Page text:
Research

John McWhorter

John McWhorter may be best known for his magazine and newspaper writing about race, but the Philadelphia native is at heart a dyed-in-the-wool academic whose first inkling that he would spend his life studying languages came when he was still a preschooler and heard someone speaking a fore

If Itsik Pe’er had a time machine, he would probably beam himself into the 11th century and collect DNA samples from the small community of Ashkenazi Jews living in Eastern Europe.

A new study by Columbia Engineering researchers finds that the infant brain does not control its blood flow in the same way as the adult brain.

Large study in Norway finds early timing of supplements is critical

Prenatal folic acid supplements appear to reduce the risk for autistic spectrum disorders, according to a study in the Journal of the American Medical Association (JAMA).

L-R: Don W. Cleveland, Kevin C. Eggan, Christopher E. Henderson, Daniel L. Doctoroff and Jeffrey Rothstein met at Henderson’s lab at Columbia University Medical Center to mark the launch of Target ALS. Image credit: Columbia University Medical Center

Daniel L. Doctoroff, Bloomberg LP CEO and president; David M.

Columbia University Medical Center (CUMC) researchers have identified a protein trafficking defect within brain cells that may underlie common non-familial forms of Parkinson’s disease.

Klaus Lackner’s approach to slowing global warming is to clean up the atmosphere—literally.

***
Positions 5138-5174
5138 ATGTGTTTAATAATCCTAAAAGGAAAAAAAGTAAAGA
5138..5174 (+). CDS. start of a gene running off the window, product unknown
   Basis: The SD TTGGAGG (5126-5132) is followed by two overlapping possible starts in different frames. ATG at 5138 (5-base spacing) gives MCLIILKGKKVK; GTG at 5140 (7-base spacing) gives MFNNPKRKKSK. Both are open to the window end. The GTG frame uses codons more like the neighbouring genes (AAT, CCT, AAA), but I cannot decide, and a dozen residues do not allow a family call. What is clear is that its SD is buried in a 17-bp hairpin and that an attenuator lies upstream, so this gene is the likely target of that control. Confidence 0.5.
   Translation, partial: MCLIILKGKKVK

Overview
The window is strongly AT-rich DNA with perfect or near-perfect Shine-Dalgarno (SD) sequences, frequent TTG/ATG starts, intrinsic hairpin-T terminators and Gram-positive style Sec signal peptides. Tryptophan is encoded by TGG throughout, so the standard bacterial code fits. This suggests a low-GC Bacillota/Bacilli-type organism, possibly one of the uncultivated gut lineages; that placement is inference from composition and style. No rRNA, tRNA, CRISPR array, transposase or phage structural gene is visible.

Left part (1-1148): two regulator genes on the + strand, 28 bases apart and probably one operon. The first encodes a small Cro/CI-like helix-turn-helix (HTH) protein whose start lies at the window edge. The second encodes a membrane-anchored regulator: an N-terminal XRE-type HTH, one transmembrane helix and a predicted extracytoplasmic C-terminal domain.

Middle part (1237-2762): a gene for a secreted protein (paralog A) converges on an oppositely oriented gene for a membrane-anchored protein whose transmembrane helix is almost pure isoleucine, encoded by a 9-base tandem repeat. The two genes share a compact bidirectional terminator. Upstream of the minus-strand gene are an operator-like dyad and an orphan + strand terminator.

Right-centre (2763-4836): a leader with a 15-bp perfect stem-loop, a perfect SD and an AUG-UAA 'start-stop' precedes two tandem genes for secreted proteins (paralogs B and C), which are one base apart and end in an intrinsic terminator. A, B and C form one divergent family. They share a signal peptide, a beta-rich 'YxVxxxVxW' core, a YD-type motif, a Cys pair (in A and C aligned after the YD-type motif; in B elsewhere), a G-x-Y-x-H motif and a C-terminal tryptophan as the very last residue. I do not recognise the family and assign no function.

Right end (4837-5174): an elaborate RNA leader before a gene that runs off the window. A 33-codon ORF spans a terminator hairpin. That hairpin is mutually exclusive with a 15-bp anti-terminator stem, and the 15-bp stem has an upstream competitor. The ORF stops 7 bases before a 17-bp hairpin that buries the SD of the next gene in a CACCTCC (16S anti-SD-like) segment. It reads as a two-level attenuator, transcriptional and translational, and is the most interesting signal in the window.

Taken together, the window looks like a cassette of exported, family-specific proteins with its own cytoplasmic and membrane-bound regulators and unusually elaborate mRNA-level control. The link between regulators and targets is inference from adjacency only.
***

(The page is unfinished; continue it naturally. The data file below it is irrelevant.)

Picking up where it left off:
Jim Yardley

Jim Yardley has seen firsthand how the nanotechnology field has exploded over the past decade. “It’s extremely exciting,” says the managing director of Columbia’s Nanoscale Science and Engineering Center.

An electronic chip based on nanometer scale pores designed to study the properties of single biomolecules Image credit: Jacob Rosenstein and Prof. Kenneth Shepard

The word “nanos” is Greek for dwarf, and over time “nano” has come to refer to anything small, like the iPod nano. In science, however, it has a very precise definition: 10-9, or a billionth.

A digital microarray from the lab of Ken Shepard, a professor of electrical engineering, can measure individual DNA molecules, which are shown in this image. The new technology dramatically improves and simplifies genetic analysis.

Ken Shepard, a professor of electrical engineering, believes there is nowhere else in the world where he could do what he does. “Imagine a convergence of semiconductor technology and biotechnology. There is no company out there that has expertise in both,” he says.

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